Area residents rally to protest coerced vaccinations

By Sarah Brown

Lebanon Local

Approximately 150 people attended a rally at the north end of town Friday, Sept. 10, protesting mandatory vaccinations for employees in the healthcare field.

Attendees said healthcare workers should not be forced to take a vaccine in order to keep their job.

“If you want to get vaccinated or you don’t, it should be up to a person; not to government, not to the place where you’re working at, anywhere,” said Martha Lopez, who works in the industry.

Although Lopez is vaccinated herself, she stood with the others along Highway 20 across from Ixtapa Restaurant in support of coworkers who expect to lose their jobs next month if they don’t take the vaccine.

Gov. Kate Brown made an announcement last month that all healthcare and school workers are required to be fully vaccinated by Oct. 18. It is expected that after that deadline, those workers who are not vaccinated or who have not qualified for an exemption due to disability or a religious reason will be terminated.

Lopez iterated what other attendees had to say: Nobody should be forced, scared or cornered into taking a vaccine in order to keep their job.

“It should always be your choice,” she said. “I believe that we all have freedom.”

During a press conference on Sept. 7, a reporter asked Gov. Brown if those terminated workers will qualify for unemployment benefits. Gov. Brown said she suspects that will be done on a case-by-case basis, depending on the particular circumstances with the employer.

“But my understanding is that, generally speaking, they will not be eligible for unemployment benefits,” Brown added.

Friends Amanda Primasing, Chealsey Walberg and Alicia McCoy do not work in healthcare or education, but stood together with signs protesting the loss of freedom. They said they came to support those who are not being given a choice.

“People will lose their homes from this,” Walberg said. “They will lose their jobs, they will lose their ability to keep their children, they will lose the ability to keep everything that they have that’s stability for their families.”

She added that nobody should be forced to change their lives and families based on something that’s political.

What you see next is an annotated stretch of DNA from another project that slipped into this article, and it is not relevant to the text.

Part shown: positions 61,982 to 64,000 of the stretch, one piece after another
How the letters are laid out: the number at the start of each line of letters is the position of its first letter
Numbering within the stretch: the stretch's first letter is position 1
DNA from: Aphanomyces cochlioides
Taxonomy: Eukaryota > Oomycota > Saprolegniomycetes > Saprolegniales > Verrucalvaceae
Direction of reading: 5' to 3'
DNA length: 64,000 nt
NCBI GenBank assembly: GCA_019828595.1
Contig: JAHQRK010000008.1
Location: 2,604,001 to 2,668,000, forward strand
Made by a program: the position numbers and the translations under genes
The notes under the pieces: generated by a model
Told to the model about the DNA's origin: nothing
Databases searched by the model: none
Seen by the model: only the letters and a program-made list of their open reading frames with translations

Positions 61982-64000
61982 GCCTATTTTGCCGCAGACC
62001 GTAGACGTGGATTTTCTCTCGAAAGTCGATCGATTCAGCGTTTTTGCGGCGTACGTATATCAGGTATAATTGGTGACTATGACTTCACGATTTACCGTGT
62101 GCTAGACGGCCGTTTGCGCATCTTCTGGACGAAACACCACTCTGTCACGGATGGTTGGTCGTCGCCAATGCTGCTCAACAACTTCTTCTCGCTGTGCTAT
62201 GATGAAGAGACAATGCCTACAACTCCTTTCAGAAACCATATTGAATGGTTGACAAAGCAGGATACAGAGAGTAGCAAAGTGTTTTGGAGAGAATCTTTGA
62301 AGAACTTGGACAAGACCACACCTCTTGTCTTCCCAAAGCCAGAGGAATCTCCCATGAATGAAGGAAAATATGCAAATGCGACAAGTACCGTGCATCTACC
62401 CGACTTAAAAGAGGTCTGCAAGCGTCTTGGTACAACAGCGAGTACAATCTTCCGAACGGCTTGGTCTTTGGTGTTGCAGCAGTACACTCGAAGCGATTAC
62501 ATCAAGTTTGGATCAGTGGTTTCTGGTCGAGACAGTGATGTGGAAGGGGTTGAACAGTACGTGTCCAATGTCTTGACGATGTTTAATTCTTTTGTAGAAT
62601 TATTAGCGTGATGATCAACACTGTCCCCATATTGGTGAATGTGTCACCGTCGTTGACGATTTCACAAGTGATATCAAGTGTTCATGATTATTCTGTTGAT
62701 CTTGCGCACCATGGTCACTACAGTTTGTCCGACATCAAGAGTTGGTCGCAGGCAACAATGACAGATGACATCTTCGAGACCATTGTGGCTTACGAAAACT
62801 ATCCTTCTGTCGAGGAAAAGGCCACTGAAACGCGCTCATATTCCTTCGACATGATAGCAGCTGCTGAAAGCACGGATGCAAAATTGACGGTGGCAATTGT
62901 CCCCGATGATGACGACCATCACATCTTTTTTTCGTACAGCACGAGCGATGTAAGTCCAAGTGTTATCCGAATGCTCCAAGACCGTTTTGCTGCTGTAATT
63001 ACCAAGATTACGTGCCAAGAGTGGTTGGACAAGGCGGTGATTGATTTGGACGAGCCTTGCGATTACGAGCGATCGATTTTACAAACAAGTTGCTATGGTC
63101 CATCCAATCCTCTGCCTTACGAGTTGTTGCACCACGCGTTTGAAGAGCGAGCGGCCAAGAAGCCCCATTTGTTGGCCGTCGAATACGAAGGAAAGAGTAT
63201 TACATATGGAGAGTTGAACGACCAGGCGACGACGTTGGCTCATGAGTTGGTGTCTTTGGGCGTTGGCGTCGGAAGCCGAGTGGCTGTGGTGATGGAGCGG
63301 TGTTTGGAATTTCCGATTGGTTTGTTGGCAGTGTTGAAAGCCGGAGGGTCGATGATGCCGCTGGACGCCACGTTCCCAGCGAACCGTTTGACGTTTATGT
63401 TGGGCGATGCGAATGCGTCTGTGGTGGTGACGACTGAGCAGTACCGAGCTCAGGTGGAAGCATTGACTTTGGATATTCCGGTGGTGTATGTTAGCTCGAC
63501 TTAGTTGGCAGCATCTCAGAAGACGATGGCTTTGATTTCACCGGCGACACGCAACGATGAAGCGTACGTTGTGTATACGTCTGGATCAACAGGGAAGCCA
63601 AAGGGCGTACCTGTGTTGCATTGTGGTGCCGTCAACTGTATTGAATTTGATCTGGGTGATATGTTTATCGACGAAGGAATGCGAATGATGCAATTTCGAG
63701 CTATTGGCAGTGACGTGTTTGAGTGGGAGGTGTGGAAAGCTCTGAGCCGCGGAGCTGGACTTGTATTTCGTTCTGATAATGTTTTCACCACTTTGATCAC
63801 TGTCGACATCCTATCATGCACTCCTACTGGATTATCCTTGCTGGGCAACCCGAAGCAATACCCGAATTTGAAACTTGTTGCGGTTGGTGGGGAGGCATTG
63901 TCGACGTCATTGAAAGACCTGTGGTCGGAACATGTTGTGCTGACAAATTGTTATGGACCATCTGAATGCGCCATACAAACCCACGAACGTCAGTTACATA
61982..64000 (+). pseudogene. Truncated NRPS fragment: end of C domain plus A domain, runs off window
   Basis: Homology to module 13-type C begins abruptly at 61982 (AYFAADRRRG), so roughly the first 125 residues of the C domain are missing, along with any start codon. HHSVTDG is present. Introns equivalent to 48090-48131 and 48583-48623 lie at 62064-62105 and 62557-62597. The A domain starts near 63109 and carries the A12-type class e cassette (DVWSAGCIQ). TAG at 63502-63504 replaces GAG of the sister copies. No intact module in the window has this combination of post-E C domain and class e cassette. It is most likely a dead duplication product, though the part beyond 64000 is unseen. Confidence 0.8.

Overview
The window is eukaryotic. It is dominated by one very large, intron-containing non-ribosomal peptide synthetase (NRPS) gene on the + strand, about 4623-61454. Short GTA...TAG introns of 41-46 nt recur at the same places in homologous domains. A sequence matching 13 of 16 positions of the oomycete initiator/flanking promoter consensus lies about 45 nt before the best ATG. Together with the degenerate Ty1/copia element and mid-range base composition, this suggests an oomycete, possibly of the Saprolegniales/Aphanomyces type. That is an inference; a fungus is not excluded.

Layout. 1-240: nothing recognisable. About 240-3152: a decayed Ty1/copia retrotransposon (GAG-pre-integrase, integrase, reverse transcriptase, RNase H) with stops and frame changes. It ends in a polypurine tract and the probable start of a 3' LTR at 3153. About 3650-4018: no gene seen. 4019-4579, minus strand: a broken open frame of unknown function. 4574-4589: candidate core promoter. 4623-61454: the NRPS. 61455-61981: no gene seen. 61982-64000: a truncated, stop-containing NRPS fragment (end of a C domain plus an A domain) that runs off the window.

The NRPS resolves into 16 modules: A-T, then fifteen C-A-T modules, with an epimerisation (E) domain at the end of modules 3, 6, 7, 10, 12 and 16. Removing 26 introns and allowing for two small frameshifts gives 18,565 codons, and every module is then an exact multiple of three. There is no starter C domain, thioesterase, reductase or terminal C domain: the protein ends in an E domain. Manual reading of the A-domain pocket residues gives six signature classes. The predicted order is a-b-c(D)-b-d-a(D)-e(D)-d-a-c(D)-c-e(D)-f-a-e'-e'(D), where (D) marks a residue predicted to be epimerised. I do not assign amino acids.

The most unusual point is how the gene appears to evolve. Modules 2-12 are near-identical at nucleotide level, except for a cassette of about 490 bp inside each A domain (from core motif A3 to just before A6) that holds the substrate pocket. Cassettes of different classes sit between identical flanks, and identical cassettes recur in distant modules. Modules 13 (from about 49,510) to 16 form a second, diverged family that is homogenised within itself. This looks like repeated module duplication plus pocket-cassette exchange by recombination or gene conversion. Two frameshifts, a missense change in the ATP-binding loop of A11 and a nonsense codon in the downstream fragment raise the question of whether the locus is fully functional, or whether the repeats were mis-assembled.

“We’ve become property,” Walberg said. “It starts with these people, the people who are saving us. Then it goes to the people who are feeding us, and then it goes to our children, and then it goes to nobody being safe from something that they are afraid of.”

Lindsay Pehrson, a nurse at risk of losing her job for not wanting to get vaccinated, said she helped organize the rally and is not willing to back down on the issue.

“It’s our choice. It’s my body,” Pehrson said. “We’ve been working tirelessly during this entire pandemic without a vaccine, and you’re not seeing a spread from healthcare professionals wearing their masks and everything while treating patients, and patients leaving the hospital with COVID acquired after their hospital stay. You’re not seeing that, so there’s no reason for me to get the vaccine.”

Pehrson said she wrote papers during her education about vaccines and believes she has a good understanding about how they work, and scientists won’t know the full effects of the COVID vaccines until at least 2023 when the trial phase is completed.

“We don’t know what effects it’s going to have on our bodies long-term, short-term. Many people have had anaphylactic episodes, other issues, you know, myocarditis, and it’s not something I’m willing to risk,” she said.

Pehrson said she believes the ribonucleic acid (RNA) used to make the vaccine changes how the T cells work in the body, decreasing the immune system.

“This is a whole new vaccine,” she said. “We have not done the RNA for vaccinations at all. And we haven’t had a vaccine for respiratory viruses that has been successful.”

It was a noisy scene around the corner of Tangent Street and Highway 20 as cars driving by honked their horns in support, with an occasional angry statement or “finger” from a driver-by.

Amber Allen held up a black American flag, which signifies “no quarter given,” or, rather, the opposite of surrender.

“We will not give any part up for free,” she said. “We’re going to fight until the end.”

Allen works in healthcare and does not plan to be vaccinated by the deadline. She will show up for work after the deadline and see what happens, she said.

Joseph Lehman stood by himself with a handmade sign stating, “No jabs for jobs.” He doesn’t work in an industry that, at this point in time, is forcing him to be vaccinated, but he stood at the rally to show support for those who find themselves in that situation.

“This is America,” Lehman said. “You should have the freedom to do what you want to do, you should have the freedom to make your own medical decisions.”